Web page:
Email me for more details – email@example.com
Coming soon in Melbourne
At the XVIII International Botanical Congress, 23-30 July, scientists will report on research from the molecular level to global food security and environmental change. The program also includes public lectures on: the future of wines under climate change;, strategies for conserving the 20 per cent of plant species faced with extinction yet of vital importance for our lives; botanical illustration as botanical education; and how an Atlas of Living Australia contributes to research and policy making.
A lunchtime debate on Wednesday 27 July asks: can we solve tomorrow’s environmental and energy problems by using life itself?
Jeff Powell, University of Sydney, and Kirsten Heimann, James Cook University, will argue that we should prioritise research into microbes to find solutions to problems such as climate change while David Mabberly from the Royal Botanic Gardens at Kew in London and Kevin Thiele, Curator of the WA Herbarium will be speaking for the plants.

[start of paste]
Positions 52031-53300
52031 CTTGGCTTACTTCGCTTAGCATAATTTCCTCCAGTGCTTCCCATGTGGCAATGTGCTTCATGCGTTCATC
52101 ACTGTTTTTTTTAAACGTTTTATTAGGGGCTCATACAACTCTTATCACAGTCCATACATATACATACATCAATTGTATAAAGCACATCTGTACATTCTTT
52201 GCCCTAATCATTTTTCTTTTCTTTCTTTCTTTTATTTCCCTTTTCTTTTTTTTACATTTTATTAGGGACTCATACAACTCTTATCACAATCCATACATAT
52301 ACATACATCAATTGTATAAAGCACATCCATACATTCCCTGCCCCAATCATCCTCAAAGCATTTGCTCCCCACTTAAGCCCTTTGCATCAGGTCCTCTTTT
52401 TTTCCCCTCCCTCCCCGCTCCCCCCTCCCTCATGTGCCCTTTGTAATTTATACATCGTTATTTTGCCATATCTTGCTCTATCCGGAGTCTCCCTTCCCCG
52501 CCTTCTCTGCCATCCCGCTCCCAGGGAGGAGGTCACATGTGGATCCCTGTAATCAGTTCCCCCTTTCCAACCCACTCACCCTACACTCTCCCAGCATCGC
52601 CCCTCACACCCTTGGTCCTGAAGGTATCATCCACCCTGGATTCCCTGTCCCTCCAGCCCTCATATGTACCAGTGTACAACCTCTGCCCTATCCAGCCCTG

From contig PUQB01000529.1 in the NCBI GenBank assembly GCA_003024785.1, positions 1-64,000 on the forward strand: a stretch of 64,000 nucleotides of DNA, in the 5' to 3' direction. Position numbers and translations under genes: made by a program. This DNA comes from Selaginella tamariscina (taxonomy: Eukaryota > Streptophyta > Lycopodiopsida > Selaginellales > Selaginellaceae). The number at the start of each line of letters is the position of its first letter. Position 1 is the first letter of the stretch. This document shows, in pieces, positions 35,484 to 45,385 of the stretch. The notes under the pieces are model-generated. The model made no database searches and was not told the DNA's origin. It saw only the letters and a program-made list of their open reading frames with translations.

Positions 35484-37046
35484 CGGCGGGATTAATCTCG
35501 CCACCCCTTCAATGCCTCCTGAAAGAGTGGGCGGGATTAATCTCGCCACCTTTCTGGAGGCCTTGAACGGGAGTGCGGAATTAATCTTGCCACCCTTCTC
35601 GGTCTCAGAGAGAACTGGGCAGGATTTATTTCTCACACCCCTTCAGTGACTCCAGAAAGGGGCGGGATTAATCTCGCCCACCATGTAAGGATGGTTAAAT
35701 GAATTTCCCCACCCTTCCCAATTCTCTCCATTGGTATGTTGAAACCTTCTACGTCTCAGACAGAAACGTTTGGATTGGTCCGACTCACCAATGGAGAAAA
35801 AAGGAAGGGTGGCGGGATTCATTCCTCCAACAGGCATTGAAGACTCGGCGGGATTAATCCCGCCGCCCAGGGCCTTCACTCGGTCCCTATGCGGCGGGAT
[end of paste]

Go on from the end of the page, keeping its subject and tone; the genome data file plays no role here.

More info at http://www.ibc2011.com
Asian psychiatrists will meet in the 3rd World Congress of Asian Psychiatry 2011 from 31 July – 4 August. The opening address will be given by The Hon Ted Baillieu, Premier of Victoria, and 2010 Australian of the Year Pat McGorry will talk on the mental health of teenagers and young adults. Psychiatrists from many specialities will discuss the latest findings in psychiatry research relevant to practictioners in the Asia Pacific region – representing over 40 countries that host over 60% of global population.
This congress will blend philosophy, the practical and the spiritual, venerable Eastern wisdom and cutting edge Western science with demonstrated dynamic results.
More info at http://www2.kenes.com/wcap/Pages/Home.aspx